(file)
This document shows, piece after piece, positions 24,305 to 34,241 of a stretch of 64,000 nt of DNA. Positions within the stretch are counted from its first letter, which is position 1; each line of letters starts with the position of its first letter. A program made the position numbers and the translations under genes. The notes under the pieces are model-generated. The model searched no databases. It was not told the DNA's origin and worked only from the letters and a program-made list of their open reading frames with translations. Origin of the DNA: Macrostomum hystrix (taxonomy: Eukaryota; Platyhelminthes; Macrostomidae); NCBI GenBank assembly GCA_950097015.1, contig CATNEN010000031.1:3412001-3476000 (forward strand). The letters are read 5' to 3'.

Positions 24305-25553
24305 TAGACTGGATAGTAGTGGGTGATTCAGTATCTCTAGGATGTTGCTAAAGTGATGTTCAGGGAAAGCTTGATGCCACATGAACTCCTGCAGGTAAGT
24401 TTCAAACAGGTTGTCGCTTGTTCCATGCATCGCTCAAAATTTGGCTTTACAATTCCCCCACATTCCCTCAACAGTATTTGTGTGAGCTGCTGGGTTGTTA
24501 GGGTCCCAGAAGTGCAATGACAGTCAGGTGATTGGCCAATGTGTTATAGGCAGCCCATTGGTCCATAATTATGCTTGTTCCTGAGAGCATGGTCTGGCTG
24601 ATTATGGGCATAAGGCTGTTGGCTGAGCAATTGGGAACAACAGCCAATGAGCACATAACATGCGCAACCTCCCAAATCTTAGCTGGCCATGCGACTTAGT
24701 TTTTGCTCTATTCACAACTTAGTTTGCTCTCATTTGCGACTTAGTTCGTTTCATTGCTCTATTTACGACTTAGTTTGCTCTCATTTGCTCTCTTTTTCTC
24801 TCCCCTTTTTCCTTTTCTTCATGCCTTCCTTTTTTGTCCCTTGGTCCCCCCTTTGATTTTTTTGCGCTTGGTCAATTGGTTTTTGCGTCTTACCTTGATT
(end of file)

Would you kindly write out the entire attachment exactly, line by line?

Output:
This document shows, piece after piece, positions 24,305 to 34,241 of a stretch of 64,000 nt of DNA. Positions within the stretch are counted from its first letter, which is position 1; each line of letters starts with the position of its first letter. A program made the position numbers and the translations under genes. The notes under the pieces are model-generated. The model searched no databases. It was not told the DNA's origin and worked only from the letters and a program-made list of their open reading frames with translations. Origin of the DNA: Macrostomum hystrix (taxonomy: Eukaryota; Platyhelminthes; Macrostomidae); NCBI GenBank assembly GCA_950097015.1, contig CATNEN010000031.1:3412001-3476000 (forward strand). The letters are read 5' to 3'.

Positions 24305-25553
24305 TAGACTGGATAGTAGTGGGTGATTCAGTATCTCTAGGATGTTGCTAAAGTGATGTTCAGGGAAAGCTTGATGCCACATGAACTCCTGCAGGTAAGT
24401 TTCAAACAGGTTGTCGCTTGTTCCATGCATCGCTCAAAATTTGGCTTTACAATTCCCCCACATTCCCTCAACAGTATTTGTGTGAGCTGCTGGGTTGTTA
24501 GGGTCCCAGAAGTGCAATGACAGTCAGGTGATTGGCCAATGTGTTATAGGCAGCCCATTGGTCCATAATTATGCTTGTTCCTGAGAGCATGGTCTGGCTG
24601 ATTATGGGCATAAGGCTGTTGGCTGAGCAATTGGGAACAACAGCCAATGAGCACATAACATGCGCAACCTCCCAAATCTTAGCTGGCCATGCGACTTAGT
24701 TTTTGCTCTATTCACAACTTAGTTTGCTCTCATTTGCGACTTAGTTCGTTTCATTGCTCTATTTACGACTTAGTTTGCTCTCATTTGCTCTCTTTTTCTC
24801 TCCCCTTTTTCCTTTTCTTCATGCCTTCCTTTTTTGTCCCTTGGTCCCCCCTTTGATTTTTTTGCGCTTGGTCAATTGGTTTTTGCGTCTTACCTTGATT